Background of the Invention
[0001] This invention relates to electrical measuring devices, particularly devices such
as digital multi-meters, adapted for determining the root-mean-square value of an
electrical signal.
[0002] The root-mean-square ("RMS") value of an electrical signal is the effective value
of the signal, or the DC equivalent of the signal that would dissipate the same power
in a resistance as would the electrical signal. The average power dissipation in a
resistor is proportional to the average of the squares of the amplitude of the signal
at successive times (the "mean-square"). The effective or RMS value of the signal,
then, is proportional to the square root of the mean-square. The present invention
focuses on the mean-square portion of an RMS measurement which, in conjunction with
taking the square root of the mean-square measurement, provides for the desired RMS
value.
[0003] According to and in light of the mathematical definition of the RMS value of a signal,
determining the RMS value has heretofore typically been accomplished by implementing
the aforementioned mathematical operations, either in software or in hardware. That
is, an electrical signal is sampled, the samples are individually squared, the squared
samples are summed, the summed, squared samples are averaged and the square root is
taken of the result.
[0004] In typical analog implementations of an RMS measuring circuit, analog multipliers,
integrators and gain stages are employed to square the analog signal and average the
results. Specialized devices whose gain characteristics approximate the square root
function are then used to take the square root. These implementations are typically
expensive and prone to error, as the physical implementations of the mathematical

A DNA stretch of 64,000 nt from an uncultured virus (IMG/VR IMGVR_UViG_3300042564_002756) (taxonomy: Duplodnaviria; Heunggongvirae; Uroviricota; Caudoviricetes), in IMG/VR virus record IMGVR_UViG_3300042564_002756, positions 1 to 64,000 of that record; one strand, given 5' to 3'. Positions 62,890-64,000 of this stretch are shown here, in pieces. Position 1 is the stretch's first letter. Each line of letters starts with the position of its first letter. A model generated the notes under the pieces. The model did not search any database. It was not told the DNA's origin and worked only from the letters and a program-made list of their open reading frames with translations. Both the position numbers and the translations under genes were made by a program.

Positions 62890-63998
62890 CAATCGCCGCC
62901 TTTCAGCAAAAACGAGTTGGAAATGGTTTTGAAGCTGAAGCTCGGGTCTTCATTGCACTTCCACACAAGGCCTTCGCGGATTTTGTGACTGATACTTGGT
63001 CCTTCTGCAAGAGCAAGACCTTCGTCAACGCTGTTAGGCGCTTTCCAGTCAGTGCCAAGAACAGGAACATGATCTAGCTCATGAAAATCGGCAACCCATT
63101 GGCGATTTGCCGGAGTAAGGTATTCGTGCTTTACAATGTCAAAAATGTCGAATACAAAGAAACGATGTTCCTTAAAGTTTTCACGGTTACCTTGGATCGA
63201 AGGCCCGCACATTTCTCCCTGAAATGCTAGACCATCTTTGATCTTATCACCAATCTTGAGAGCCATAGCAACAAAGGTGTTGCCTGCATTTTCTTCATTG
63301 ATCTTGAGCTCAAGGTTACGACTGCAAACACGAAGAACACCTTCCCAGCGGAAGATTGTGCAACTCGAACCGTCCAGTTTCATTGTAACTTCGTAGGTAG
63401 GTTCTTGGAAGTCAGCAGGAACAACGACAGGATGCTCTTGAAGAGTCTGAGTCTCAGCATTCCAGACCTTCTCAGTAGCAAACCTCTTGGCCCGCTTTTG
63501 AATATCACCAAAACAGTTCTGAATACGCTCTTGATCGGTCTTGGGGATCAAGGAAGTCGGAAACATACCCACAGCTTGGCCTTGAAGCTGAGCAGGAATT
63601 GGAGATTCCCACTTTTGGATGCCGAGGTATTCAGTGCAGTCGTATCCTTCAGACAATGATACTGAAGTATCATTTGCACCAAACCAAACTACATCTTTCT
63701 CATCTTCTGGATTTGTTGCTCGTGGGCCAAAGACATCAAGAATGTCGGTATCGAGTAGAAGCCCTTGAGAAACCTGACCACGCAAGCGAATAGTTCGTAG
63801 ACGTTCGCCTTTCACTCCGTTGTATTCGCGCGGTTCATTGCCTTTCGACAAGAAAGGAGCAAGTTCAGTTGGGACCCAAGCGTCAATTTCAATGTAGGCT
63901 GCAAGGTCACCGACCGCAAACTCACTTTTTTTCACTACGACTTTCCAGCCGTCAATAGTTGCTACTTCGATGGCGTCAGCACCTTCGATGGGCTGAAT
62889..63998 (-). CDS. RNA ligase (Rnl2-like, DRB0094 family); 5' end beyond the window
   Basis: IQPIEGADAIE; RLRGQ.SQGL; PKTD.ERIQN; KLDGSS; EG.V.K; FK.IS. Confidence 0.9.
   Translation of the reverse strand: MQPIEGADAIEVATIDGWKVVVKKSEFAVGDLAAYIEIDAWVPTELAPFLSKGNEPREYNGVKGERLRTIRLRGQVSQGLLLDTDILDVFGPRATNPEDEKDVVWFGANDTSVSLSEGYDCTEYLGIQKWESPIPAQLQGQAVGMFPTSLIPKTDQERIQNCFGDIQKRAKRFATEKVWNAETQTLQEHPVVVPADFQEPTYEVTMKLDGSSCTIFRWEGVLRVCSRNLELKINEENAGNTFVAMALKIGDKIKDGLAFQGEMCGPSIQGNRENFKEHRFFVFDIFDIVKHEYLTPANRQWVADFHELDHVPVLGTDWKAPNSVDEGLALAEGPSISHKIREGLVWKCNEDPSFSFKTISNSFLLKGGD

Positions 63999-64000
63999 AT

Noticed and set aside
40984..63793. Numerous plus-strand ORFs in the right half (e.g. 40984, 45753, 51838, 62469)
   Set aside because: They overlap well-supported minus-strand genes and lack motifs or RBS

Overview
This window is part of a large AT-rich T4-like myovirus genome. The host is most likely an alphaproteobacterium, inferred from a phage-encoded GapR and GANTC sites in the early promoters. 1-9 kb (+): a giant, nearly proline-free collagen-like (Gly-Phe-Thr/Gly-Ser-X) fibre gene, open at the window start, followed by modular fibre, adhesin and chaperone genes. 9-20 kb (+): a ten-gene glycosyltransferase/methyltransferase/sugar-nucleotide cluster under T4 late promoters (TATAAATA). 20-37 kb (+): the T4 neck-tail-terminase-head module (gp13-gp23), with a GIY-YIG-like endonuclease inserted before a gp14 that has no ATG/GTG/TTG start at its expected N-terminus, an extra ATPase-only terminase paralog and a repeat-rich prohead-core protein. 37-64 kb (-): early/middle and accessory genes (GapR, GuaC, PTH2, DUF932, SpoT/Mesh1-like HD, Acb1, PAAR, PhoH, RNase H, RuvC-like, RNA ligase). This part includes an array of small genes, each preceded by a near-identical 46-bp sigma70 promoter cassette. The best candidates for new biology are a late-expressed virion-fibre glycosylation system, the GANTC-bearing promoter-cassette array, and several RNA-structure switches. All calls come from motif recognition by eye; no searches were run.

operations are difficult to realize..
[0005] Accordingly, it has become preferred to employ a digital implementation of an RMS
measuring circuit. A typical digital implementation employs an analog-to-digital converter
("ADC") which produces a series of samples of the electrical signal ("an acquisition"),
the series corresponding to a predetermined length of the electrical signal in time,
the samples being provided to a processor for mathematically operating on the samples,
again by squaring the samples, summing the squares of the samples, and taking the
square root of the result. The process is repeated for a subsequent acquisition of
the signal.
[0006] A source of error in the measurement of RMS results from measuring the mean-square
by sampling the signal over a time period that, in general, is not equal to an integral
number of quarter wave-lengths of the sinsusoidal ("Fourier") components of the signal.
For a Fourier component, the average of the square of any quarter wave-length of the
the component is equal to the average of the square of the entire component. This